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Trump’s troubling first month

| Tuesday, November 29, 2016

I’ll be the first person to tell you that I didn’t expect Donald Trump to be elected a few weeks ago. I honestly thought that Hillary Clinton was a strong enough candidate and that Donald had made far too many mistakes (a light word to describe all of the things that he’s said), and people wouldn’t be able to look past everything that he’s done. Well, I was wrong. And I was stunned on election night. As time passed, however, I began to think about what a Donald Trump presidency would mean, how he would govern and how the time until his inauguration could ease the worries and doubts that me and many others had.

It’s undeniable that Donald Trump’s campaign was unlike any other we’ve ever seen. Nothing he did was traditional or “establishment.” Much of it consisted of getting as much publicity as possible, wherever and whenever he could. At the same time however, he did a lot of things that seemingly took us back 100 years — from racist and sexist comments to giving legitimacy to conspiracy theories, his actions worried people on both sides of the aisle. At the end of the day, this is what many people were worried about, including myself – and that’s why his first month was so important. His first month would show just how he attempted to transition from campaign mode to governing mode, and whether or not he will attempt to moderate any of his positions.

Firstly, Trump has done little to quell the fears that his campaign brought about in minority communities. Throughout his campaign, the divisive and hateful rhetoric that his campaign ignored, enabled and even participated in led many people to believe that a Trump presidency would lead to hate — both within a Trump presidency and around the country. And his first month has done little to convince us otherwise. His appointment of Steve Bannon, the leader of alt-right website Breitbart, gave us no indication that he was going to vehemently reject the nasty parts of his campaign. His appointment of General Michael Flynn, a staunch proponent of a Muslim ban, for National Security Adviser told us that he refused to back off some of the statements that gave pause to so many of our fellow citizens.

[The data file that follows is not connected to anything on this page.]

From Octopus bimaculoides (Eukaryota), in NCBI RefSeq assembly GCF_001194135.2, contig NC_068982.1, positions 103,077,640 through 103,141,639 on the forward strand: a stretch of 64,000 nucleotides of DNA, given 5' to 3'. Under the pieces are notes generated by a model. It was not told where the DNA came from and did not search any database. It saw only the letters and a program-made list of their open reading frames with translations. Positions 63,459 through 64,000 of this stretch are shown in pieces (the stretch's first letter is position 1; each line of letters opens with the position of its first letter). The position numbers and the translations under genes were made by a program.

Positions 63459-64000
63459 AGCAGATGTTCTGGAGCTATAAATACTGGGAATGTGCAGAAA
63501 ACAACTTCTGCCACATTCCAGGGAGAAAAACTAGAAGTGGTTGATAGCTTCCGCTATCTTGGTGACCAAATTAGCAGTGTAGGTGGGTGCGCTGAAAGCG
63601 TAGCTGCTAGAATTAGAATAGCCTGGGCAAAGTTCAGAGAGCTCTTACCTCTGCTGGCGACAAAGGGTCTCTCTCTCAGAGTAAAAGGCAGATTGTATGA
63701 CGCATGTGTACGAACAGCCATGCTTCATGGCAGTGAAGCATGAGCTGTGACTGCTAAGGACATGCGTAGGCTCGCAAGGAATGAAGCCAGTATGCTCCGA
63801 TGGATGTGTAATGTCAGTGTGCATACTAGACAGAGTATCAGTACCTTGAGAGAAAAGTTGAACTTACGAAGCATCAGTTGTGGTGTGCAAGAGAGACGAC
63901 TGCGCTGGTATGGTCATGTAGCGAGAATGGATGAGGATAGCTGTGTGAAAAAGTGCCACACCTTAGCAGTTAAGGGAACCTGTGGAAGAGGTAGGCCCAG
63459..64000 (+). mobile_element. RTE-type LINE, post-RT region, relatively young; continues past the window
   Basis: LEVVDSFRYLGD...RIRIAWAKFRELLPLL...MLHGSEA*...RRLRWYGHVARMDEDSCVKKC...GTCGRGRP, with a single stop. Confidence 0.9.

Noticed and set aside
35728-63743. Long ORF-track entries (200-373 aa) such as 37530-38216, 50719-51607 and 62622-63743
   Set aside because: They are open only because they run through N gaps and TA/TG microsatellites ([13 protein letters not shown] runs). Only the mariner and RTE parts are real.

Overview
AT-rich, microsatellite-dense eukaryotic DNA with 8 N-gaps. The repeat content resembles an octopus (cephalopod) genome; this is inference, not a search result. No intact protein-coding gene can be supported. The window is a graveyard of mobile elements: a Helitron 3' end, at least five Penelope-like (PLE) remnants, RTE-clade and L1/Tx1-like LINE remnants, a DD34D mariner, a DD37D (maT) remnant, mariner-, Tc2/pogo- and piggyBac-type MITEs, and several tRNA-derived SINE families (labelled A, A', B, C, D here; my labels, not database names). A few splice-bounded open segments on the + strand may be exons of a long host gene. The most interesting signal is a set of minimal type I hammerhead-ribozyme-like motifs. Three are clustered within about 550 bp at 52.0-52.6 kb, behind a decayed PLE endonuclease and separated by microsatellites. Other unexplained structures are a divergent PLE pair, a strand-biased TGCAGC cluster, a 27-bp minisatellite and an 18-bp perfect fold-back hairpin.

Furthermore, it seems like he has not learned to restrain his own narcissistic side — specifically on Twitter. Although in the last few weeks of the campaign it seemed that he showed remarkable self-control, his actions as president-elect have been anything but controlled. He felt the need to lash out at the cast of “Hamilton” for addressing concerns to Vice-President Elect Mike Pence. Additionally, he stoked a (undeniably false) conspiracy theory that there were a large amount of illegal immigrants who voted in states around the country in the election. All of these things, every single one, come from a need to feel validated and attack those who attack himself.

So what does this mean? It means that the American people and others in government must hold him accountable. It means that senators and congressmen need to call him out when he appoints people who fundamentally reject the values that America was founded upon. It’s clear that he won’t moderate who he is or who he surrounds himself with — so Americans and politicians, Democrats and Republicans and even people who surround him must have the courage to tell him that the things he are doing are wrong. Because even though a plurality of people voted for him, he represents all Americans — and he has to do that in every action that he takes.

The views expressed in this column are those of the author and not necessarily those of The Observer.

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  • Newyorkmom

    This reads like a journaling excercise in second grade not a college newspaper. I would hope ND would have more quality articles and not indulge in a “feelings” excercise. Stick to the facts and report them.

    • João Pedro Santos

      Is there anything factually wrong in the viewpoint?

      • Newyorkmom

        What facts? It’s all feelings.

  • i_enjoy_tacos

    Thank you for writing this. Please keep up the good work.

  • conway0516